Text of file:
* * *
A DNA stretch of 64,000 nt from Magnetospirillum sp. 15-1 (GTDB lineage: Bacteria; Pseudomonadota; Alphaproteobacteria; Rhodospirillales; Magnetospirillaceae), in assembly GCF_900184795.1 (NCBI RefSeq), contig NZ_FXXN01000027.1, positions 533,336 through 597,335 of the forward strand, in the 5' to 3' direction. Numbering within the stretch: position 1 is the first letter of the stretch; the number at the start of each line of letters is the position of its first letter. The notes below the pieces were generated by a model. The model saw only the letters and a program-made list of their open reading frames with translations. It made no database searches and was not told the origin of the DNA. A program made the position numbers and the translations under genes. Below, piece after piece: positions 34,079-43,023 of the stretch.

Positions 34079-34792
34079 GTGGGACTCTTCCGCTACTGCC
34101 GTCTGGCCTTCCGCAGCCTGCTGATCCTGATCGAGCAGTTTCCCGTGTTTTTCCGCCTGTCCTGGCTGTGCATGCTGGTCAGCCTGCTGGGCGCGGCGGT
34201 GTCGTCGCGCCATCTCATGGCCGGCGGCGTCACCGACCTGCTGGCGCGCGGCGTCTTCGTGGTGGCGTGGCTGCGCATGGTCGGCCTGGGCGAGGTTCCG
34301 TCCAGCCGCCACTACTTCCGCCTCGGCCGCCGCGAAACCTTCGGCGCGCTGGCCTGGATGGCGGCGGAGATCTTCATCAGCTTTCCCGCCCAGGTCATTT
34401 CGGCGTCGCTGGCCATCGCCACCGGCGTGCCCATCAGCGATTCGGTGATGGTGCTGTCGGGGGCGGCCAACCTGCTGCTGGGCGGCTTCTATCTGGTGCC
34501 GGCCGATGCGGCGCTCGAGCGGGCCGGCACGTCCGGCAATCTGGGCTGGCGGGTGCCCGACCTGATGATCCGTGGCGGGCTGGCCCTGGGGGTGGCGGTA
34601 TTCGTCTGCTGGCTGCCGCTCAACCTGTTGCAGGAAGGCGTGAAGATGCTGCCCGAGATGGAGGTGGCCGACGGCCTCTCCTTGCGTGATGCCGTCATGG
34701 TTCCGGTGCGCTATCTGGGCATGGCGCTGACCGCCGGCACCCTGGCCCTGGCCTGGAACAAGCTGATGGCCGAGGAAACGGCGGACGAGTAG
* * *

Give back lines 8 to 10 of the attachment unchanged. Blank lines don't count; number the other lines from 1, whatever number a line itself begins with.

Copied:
34501 GGCCGATGCGGCGCTCGAGCGGGCCGGCACGTCCGGCAATCTGGGCTGGCGGGTGCCCGACCTGATGATCCGTGGCGGGCTGGCCCTGGGGGTGGCGGTA
34601 TTCGTCTGCTGGCTGCCGCTCAACCTGTTGCAGGAAGGCGTGAAGATGCTGCCCGAGATGGAGGTGGCCGACGGCCTCTCCTTGCGTGATGCCGTCATGG
34701 TTCCGGTGCGCTATCTGGGCATGGCGCTGACCGCCGGCACCCTGGCCCTGGCCTGGAACAAGCTGATGGCCGAGGAAACGGCGGACGAGTAG